Tuesday, September 23, 2008

who feed the strays at sungei buloh?

if you visit sungei buloh often enough, you will know that a pack of stray dogs roam free in the reserve. most of the times, they try to avoid contact with humans. maybe they can sense that they are not welcome company at the reserve. the people at the reserve have been using baited cages to try and trap these dogs. so, most of the times, when they see people, they will move away quietly and quickly.

i often wondered what was sustaining the many stray dogs at the sungei buloh wetland reserve. there are no houses within the wetland, only on the fringe of it and that is beyond the fence. with no houses, it means no leftovers for the dogs. so, in the wild, what do they feed on. i suppose there is enough wildlife in the reserve to serve as food for the dogs.

the national park board advises visitors who encounter the stray dogs at the wetland to leave them alone. the second advice is a bit difficult to follow: it says avoid showing signs of fear. i believe dogs can read body language and when they sense that you are scared of them, they will become bolder and more aggressive. by the way, the dogs at the wetland all look lean and hungry.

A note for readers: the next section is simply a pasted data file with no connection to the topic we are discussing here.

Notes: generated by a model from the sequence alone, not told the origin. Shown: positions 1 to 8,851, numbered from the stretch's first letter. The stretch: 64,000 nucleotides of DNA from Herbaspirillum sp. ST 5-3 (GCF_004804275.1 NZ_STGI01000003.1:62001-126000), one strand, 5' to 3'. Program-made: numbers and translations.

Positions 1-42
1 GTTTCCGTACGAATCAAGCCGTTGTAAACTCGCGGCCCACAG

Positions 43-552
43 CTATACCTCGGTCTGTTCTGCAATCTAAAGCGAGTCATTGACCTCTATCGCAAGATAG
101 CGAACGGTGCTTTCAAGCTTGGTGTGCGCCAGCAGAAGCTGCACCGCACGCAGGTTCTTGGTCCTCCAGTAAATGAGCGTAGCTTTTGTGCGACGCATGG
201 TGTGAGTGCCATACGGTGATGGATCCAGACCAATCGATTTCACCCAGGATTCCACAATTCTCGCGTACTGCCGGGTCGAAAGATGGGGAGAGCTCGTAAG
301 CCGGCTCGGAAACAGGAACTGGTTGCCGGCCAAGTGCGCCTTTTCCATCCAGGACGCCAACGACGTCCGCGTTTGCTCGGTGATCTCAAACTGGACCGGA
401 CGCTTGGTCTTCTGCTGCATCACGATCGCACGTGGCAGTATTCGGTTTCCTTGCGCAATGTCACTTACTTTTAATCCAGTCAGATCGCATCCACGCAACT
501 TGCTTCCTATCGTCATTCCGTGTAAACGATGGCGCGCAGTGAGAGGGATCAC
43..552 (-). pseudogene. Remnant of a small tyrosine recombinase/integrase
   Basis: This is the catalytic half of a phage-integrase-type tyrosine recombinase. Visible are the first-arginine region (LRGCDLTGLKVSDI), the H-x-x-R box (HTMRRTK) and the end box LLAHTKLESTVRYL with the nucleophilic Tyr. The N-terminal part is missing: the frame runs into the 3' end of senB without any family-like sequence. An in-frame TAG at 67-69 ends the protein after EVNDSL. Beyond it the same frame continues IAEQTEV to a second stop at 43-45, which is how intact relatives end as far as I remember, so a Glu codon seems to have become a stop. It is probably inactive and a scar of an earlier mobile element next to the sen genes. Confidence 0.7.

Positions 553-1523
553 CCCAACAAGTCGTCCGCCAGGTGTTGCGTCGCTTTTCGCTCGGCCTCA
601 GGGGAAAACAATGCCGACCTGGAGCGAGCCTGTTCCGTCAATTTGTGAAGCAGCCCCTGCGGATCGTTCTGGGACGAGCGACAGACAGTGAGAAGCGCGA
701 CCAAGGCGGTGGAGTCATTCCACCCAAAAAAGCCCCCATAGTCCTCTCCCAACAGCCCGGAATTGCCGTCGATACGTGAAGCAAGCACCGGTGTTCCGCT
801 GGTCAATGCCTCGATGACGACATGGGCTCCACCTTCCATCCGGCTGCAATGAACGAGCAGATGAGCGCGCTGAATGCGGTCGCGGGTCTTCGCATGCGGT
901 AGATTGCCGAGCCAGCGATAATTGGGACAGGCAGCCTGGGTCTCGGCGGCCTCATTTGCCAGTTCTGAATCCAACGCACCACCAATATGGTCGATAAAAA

today, i found out a source of food for the dogs. it was low tide and there were hundreds of fish - most of them milkfish - at this small bay near the wetland. four light brown dogs were there and one of them - the one nearest to the camera - was having a meal of raw fish.

just a few days ago, i was watching the same pack of dogs foraging for something in the ground. one of the dogs was excitedly using its front paws to scrape the earth from a depression in the ground. it must have seen or detected some creature in a burrow. according to information on the sungei buloh wetland reserve web-site, the dogs do harass the wildlife in the wetland.

each time i get close to nature, i am learning new things. today, for example, i learn that dogs can hunt for fish and they do eat the fish that they catch. all these years, i have associated fish with cats and bones with dogs. today, i learn something new: dogs do eat fish, even raw ones.

i spotted the otters of sungei buloh again today. there were two of them and i watched them enjoying a good rub against the sand on the sand-spit. after the sand massage, they swam up the sungei buloh kechil.

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